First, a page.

Published: Aug. 18, 2015

Originally Published: April 18, 2015

In the summer of 2014, CU-Boulder installed the University’s first landscape designed for and dedicated to pollinators. The landscape consists of barberry, currant, monarda, spirea, rudbeckia, yarrow, gooseberry, catmint, and lavender- all of which should tolerate and beautify the roadside conditions.  The first phase was installed along Broadway and the bike path from 18th St to the Regent bus stop.  In 2015, the second phase of the campus pollinator sanctuary landscape was installed at the east entrance of main campus, located on the north side of the new campus recycling building and west of the 28th St underpass.  The initiative is funded by Sustainable CU.

These two areas total 10,000 square feet in area and are examples of an urban demonstration pollinator garden that provide pollinators consistent forage throughout the spring, summer, and fall seasons as well as provide the community with beautiful pedestrian entrance points to campus and serve to educate about the importance of pollinators.  

The Environmental Center has worked to support campus operational initiatives to reduce water use and reduce pesticide use.  This project supports these sustainability goals and creates habitat for pollinator species which are in decline.  The phase 1 area on Broadway was selected to convert an “unmanageable” landscape area from turf to heat-tolerant and less water intensive perennials.  It was unmanageable in that narrow strips of grass are harder to maintain by campus grounds staff and then can become more laden with undesirable plants which then creates pressure to apply herbicides.  Phase 2 was an opportunity to convert an unfunded landscaping area that was impacted by construction.  

The pollinator landscape follows the following principles for pollinators:

  • It uses a wide variety of plants that bloom from early spring into late fall.
  • The plants are arranged in dense clumps rather than many single species.  This helps pollinators find and use them.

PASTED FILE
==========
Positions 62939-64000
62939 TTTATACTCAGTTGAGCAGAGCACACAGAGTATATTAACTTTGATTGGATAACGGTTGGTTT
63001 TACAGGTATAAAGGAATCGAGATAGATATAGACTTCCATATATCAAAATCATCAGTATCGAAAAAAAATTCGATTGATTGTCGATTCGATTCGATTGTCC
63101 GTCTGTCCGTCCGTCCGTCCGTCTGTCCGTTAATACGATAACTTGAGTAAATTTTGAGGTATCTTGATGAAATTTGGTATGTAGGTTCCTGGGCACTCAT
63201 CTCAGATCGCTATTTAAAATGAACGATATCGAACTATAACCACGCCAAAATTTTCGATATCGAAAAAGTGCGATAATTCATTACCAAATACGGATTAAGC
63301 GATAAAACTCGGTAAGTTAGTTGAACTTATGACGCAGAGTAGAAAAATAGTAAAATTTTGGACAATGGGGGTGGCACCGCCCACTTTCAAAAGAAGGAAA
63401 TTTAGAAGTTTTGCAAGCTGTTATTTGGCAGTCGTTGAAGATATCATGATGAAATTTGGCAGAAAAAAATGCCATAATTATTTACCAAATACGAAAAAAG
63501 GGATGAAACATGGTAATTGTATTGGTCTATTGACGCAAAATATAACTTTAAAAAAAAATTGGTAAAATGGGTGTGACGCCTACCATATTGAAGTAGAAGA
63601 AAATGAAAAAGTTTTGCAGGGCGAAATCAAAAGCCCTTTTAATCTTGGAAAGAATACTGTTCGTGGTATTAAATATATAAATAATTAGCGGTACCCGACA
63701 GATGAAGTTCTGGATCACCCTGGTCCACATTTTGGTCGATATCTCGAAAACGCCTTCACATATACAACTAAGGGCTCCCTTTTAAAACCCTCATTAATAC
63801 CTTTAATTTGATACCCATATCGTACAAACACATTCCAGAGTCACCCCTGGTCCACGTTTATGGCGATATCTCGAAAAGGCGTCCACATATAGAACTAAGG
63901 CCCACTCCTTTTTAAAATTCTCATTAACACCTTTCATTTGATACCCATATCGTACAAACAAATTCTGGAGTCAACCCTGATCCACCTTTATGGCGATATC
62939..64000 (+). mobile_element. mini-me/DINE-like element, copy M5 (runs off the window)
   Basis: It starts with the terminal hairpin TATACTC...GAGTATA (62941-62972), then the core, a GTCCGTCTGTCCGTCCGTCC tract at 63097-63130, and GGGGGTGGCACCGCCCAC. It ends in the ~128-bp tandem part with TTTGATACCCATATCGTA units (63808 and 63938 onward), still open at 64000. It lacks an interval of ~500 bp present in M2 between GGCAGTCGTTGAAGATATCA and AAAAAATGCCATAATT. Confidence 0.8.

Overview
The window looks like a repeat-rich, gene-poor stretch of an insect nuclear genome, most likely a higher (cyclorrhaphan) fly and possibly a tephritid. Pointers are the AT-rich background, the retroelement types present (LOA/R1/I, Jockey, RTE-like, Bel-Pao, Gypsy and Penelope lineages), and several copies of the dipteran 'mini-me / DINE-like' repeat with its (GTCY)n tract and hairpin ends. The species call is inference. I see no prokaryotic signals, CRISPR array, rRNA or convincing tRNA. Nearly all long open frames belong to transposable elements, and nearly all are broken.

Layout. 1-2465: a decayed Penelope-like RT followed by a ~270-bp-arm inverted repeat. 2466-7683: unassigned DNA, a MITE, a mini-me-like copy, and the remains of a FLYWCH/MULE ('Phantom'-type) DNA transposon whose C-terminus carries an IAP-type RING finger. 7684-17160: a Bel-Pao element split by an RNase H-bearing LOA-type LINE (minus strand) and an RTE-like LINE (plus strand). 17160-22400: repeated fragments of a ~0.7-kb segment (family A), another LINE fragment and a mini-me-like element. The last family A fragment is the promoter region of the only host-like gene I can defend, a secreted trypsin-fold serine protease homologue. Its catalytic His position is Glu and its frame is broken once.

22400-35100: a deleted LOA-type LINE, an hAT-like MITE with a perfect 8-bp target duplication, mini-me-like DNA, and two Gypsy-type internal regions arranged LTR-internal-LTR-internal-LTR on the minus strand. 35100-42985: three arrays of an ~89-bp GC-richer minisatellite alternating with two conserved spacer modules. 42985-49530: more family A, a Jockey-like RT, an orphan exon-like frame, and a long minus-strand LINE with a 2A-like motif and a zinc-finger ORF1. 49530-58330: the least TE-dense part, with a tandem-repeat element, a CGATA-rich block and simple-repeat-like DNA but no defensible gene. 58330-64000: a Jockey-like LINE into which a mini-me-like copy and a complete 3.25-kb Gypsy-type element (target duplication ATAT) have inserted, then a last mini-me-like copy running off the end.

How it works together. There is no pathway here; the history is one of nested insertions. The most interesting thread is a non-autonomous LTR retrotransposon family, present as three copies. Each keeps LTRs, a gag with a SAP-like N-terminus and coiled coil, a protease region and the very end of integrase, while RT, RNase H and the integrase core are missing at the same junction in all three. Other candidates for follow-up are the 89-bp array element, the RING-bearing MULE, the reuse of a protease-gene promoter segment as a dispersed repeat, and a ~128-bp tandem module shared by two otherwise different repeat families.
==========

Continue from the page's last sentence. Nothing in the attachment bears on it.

• The plants are either native species or are well-suited to the Front Range climate. Natives are adapted to our local climate, soil and native pollinators. 
  • No pesticides are applied to the landscape.
  • As much as possible, plants will be sourced to be free of neonicotinoids, which are a relatively new class of systemic insecticides that potentially pose risk to pollinators. 

Pollinators include bees, butterflies, hummingbirds and other animals which feed from flowers, transferring pollen in the process.  Nearly 80% of all flowering plants need the assistance of pollinators to transfer pollen within flowers in order to produce seeds, fruits, and vegetables.  Approximately one out of every three bites of food you eat depends on the work of a pollinating animal.  The pollination process also produces seeds and fruits that feed birds and other wildlife.  Many blooming plants depend on pollinators for survival, and globally many pollinators are showing disturbing signs of decline from a variety of causes.  When you use pesticides you could unintentionally harm pollinators and other beneficial insects. Taking precautionary measures can prevent harming pollinators.

The North American Pollinator Protection Campaign (NAPPC) recommendations to help protect pollinators in your world are as follows:

1) Create Pollinator Habitats

- Cultivate native plants especially those that provide nectar or larval food for pollinators

- Install houses for bats and nest boxes for native bees

- Supply salt/mineral licks for butterflies and water for all wildlife

2) Reduce Pesticide Use

- Use insecticides and herbicides only when no alternatives are available

- Practice IPM (Integrated Pest Management)

- Follow label directions, apply with caution, pay special attention to “bee toxicity” information

- Substitute flowerbeds for turf grass

3) Minimize Your Environmental Impact

- Buy at locally produced or organic food

- Walk, cycle, or use public transit – minimize your automobile and electricity use

- Reduce your consumption, reuse, and recycle

4) Get Involved

- Volunteer for pollinator-friendly organizations and garden groups

- Lift a shovel, sow seeds, develop natural areas for pollinators

- Vote! Make your voice heard for pollinators

5) Enjoy Nature

- Build your connection with the natural world by enjoying time outdoors

- Experience gardening, working with plants and animals, and scenic get-aways.

Click here to view a great handout and quick overview.  

Click here for more invormation on the importance of pollinators, or here to learn specifically about gardening for pollinators.